Tributes pour in for Kiarostami, giant of Iran cinema

Kiarostami, who won the coveted Palme d’Or at the Cannes Film Festival in 1997 for “Taste of Cherry,” emerged from the Iranian New Wave of the late 1960s to become one of the world’s most revered directors.

Hollywood legend Martin Scorsese praised his “extraordinary body of work.”

“He was a true gentleman, and, truly, one of our great artists,” Scorsese told The Hollywood Reporter.

Hundreds of people flocked to the beautiful grounds of Tehran’s Museum of Cinema late Tuesday to remember him.

Among them was Asghar Farhadi, perhaps Iran’s most successful director.

“He wasn’t only important for Iranian cinema — already for a long time he’s been an avant gardist for the whole of world cinema. He dared to do the things that many did not dare to do,” Farhadi told AFP.

Kiarostami’s poetic parables of ordinary lives won him international acclaim, with French director Jean-Luc Godard once declaring that “film begins with D.W. Griffith and ends with Abbas Kiarostami.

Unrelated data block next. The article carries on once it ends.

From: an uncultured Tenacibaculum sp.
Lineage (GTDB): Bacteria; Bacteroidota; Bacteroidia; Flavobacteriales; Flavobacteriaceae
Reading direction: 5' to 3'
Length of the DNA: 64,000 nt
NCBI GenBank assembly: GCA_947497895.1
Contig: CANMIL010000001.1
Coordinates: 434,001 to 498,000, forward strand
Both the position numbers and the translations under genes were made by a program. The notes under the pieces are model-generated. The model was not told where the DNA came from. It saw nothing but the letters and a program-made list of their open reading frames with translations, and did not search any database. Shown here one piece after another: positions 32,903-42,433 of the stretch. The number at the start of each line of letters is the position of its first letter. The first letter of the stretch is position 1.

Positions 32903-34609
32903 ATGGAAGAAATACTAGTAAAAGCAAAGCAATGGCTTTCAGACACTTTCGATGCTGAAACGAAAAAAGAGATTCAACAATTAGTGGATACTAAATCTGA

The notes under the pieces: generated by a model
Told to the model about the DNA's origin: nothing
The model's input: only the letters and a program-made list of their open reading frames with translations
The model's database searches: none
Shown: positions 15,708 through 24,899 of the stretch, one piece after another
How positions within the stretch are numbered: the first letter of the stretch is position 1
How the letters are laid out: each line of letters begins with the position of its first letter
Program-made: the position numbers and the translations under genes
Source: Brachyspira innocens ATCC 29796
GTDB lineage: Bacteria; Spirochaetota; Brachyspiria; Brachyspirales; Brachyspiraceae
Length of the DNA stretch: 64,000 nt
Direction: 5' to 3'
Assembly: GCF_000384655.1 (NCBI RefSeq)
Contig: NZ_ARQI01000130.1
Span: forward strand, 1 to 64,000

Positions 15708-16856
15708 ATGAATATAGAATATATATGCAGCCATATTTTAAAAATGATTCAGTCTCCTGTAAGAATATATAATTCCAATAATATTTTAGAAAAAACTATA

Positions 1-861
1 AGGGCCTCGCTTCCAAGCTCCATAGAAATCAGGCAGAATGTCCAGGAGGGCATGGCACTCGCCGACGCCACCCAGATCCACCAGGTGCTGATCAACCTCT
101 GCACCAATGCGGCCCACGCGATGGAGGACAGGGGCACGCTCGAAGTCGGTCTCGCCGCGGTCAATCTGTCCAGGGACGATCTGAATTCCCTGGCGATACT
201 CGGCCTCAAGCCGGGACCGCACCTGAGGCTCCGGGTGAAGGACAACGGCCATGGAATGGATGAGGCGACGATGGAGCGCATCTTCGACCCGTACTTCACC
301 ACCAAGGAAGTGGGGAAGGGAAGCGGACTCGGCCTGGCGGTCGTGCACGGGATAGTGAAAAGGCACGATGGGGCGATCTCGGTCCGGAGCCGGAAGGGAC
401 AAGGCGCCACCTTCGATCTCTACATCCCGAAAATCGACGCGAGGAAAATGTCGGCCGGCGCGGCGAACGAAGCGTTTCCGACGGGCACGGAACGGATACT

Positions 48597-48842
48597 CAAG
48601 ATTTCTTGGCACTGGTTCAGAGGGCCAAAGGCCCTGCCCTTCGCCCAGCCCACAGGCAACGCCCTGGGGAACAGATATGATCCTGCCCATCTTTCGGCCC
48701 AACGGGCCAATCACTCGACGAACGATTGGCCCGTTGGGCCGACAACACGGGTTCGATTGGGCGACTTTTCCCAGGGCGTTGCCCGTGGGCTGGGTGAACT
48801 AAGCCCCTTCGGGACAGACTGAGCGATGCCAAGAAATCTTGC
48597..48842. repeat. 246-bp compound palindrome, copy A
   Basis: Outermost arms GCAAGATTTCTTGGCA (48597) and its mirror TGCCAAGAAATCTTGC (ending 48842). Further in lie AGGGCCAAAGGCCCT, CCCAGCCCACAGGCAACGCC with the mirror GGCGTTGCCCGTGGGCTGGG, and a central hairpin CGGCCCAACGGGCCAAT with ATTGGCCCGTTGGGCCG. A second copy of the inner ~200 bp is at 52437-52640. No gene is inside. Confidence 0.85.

Actor Homayoun Ershadi, who starred in “Taste of Cherry,” said on Tuesday: “I still haven’t found the words to express my sense of loss.”

News of Kiarostami’s death broke late Monday, with Iranian media reporting he died from a blood clot in the brain after months of treatment for intestinal problems.

‘Everlasting achievement’

The ISNA news agency said he had returned to Iran from his home in Paris to undergo several operations between February and April, before traveling back to France last week for further treatment.

“Kiarostami’s different and deep outlook on life, and his invitation to peace and friendship, will be an everlasting achievement,” tweeted President Hassan Rouhani.

Foreign Minister Javad Zarif added: “Iran has lost a towering figure in international cinema.”

Just last week, Kiarostami had been invited to join the Academy in Hollywood as part of efforts to increase the diversity of its Oscar judges.

“He wasn’t just a filmmaker. He was a modern mystic, both in his cinema and his private life,” Asghar Farhadi, another of Iran’s renowned directors, told Britain’s The Guardian.

Iranian cinemas were to pause Tuesday screenings for a prayer in Kiarostami’s memory, ISNA reported.

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